The Cardinals and Dodgers concocted a bold swap of players who were premium performers at the time. The Cardinals dealt John Tudor, the 1985 Cy Young runner-up whose 2.54 ERA from 1985 to 1988 was the best in baseball among starters. The Dodgers traded four-time All-Star and 1981 World Series MVP Pedro Guerrero. It was a daring move for both teams. The Cardinals traded their best pitcher, second most valuable player by fWAR since 1985, and the league leader in ERA when the deal was consummated. He was a wizard who got stellar results employing what can best be described as magical pus that oozed out of his hand, like this:
The Dodgers traded a fan favorite and their second most valuable player by fWAR since 1985, who happened to be one of their few good hitters in 1988. Guerrero fought a neck injury early in 1988, but had successfully returned. He was anything but typical for the 1980s Cardinals. He could generously be considered average on the bases, but had an atrocious reputation afield. The Dodgers used Guerrero at whichever corner suited them best, always hoping that his bat would compensate for the damage he did with the glove in the field. In 1988, he had a 133 wRC+ at the time of the deal, second on the team only to Kirk Gibson. At 32, it was finally time for his permanent move to first base. Despite well above average production at the plate, his baserunning and defense sapped his fWAR to 1.1 at the time of the deal. Of course, nobody knew what WAR was at the time, f or otherwise.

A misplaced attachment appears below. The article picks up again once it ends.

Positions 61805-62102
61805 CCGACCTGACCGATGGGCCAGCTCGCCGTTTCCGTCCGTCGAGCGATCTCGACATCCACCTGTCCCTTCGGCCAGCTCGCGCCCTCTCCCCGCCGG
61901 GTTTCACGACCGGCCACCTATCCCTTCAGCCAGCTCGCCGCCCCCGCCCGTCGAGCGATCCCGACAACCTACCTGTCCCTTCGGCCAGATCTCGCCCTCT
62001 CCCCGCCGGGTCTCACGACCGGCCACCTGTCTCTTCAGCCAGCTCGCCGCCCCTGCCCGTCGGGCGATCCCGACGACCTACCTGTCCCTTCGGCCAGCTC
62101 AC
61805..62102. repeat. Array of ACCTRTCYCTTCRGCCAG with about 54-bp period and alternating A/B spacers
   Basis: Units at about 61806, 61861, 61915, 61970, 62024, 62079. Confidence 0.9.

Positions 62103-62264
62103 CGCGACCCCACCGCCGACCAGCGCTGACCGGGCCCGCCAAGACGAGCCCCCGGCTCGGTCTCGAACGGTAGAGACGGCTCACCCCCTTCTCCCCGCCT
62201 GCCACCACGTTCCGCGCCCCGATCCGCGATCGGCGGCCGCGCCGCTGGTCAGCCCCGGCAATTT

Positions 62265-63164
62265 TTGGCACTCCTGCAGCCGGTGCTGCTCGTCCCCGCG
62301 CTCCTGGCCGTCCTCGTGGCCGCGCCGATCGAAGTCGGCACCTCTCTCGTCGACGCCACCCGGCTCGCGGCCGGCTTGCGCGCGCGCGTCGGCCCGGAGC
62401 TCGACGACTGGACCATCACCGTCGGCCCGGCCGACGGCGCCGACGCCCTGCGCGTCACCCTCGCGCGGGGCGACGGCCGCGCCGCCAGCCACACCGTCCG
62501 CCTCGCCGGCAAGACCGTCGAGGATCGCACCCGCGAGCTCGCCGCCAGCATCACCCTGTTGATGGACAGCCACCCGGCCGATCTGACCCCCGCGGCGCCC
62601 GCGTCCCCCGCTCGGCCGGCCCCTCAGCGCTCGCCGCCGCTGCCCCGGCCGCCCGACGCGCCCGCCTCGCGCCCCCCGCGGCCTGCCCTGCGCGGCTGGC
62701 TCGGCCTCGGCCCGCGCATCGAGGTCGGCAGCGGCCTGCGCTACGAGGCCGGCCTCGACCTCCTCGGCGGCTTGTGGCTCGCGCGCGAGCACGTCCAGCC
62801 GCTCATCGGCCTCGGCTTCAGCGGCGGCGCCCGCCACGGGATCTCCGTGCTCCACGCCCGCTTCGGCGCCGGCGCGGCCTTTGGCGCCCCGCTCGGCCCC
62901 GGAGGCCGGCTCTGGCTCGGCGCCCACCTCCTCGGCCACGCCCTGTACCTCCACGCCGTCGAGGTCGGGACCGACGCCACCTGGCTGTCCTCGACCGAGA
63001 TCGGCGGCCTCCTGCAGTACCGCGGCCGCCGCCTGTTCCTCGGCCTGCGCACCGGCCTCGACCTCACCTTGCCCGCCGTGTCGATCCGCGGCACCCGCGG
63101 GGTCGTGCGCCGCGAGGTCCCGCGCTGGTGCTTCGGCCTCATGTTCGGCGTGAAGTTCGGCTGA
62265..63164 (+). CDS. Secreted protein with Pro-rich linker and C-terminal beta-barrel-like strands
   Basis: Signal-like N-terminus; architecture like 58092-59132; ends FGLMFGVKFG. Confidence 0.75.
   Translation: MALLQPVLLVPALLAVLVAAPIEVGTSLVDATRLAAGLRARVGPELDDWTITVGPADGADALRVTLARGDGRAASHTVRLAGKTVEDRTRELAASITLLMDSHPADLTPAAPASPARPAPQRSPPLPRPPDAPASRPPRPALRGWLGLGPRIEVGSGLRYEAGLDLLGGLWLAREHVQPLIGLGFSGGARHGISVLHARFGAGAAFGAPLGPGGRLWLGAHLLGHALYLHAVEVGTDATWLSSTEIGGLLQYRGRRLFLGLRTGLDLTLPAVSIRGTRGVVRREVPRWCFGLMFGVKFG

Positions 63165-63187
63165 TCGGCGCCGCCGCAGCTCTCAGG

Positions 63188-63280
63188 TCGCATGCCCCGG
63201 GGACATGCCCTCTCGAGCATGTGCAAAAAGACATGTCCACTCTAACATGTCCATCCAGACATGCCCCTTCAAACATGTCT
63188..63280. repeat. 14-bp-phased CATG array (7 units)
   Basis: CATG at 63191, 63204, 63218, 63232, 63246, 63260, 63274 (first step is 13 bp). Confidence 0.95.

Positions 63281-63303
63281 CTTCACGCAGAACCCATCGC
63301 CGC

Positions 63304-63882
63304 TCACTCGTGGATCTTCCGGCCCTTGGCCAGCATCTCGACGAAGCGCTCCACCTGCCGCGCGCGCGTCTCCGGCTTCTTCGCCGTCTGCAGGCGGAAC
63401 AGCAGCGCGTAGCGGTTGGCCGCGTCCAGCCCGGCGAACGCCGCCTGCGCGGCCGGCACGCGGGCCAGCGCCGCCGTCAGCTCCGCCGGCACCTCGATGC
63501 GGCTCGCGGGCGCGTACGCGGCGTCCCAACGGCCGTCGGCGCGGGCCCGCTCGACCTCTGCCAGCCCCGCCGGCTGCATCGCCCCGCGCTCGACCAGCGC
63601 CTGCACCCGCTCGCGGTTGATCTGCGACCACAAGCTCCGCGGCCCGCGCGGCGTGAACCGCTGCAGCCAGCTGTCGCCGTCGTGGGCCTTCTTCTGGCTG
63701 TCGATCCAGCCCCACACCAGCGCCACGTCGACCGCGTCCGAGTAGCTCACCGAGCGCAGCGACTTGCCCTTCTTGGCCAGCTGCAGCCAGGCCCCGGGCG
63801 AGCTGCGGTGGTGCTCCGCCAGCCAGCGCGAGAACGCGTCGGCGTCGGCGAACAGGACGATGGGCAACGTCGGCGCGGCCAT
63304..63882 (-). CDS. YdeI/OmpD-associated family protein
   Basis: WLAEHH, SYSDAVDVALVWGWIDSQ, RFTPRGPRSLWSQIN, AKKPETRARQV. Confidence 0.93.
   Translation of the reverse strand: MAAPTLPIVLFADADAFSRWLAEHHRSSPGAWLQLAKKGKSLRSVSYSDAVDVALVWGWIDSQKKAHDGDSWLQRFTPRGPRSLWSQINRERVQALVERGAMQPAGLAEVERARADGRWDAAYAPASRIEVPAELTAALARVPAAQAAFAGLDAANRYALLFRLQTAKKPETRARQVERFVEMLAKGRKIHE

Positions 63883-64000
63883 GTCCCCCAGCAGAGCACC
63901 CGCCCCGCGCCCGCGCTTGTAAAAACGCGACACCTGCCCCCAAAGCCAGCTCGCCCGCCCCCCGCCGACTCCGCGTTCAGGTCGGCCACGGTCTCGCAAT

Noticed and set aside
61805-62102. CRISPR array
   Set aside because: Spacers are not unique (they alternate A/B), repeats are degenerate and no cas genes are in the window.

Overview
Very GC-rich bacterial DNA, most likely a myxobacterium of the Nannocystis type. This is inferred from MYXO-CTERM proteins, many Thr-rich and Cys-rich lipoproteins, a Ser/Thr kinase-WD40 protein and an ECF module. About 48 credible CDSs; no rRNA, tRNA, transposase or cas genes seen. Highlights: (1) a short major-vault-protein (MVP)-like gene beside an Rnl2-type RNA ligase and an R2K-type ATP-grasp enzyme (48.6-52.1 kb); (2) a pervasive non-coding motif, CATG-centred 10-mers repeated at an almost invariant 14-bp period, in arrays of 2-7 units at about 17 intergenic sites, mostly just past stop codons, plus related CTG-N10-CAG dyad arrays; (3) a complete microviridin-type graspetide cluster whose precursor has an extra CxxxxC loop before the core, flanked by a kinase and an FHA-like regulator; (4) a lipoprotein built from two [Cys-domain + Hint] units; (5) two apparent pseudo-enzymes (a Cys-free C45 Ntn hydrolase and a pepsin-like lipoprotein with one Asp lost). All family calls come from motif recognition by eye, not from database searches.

Layers of Complexity
Each player had a unique contract. Per True Blue LA, our SB Nation peer site for the Dodgers:
though signed through 1989, Tudor’s contract allowed him to demand a trade at the end of the year, and become a free agent if that request was not met... Guerrero was a pending free agent himself, although he and the Cardinals agreed to a $6.2 million, three-year extension as the exchange was consummated.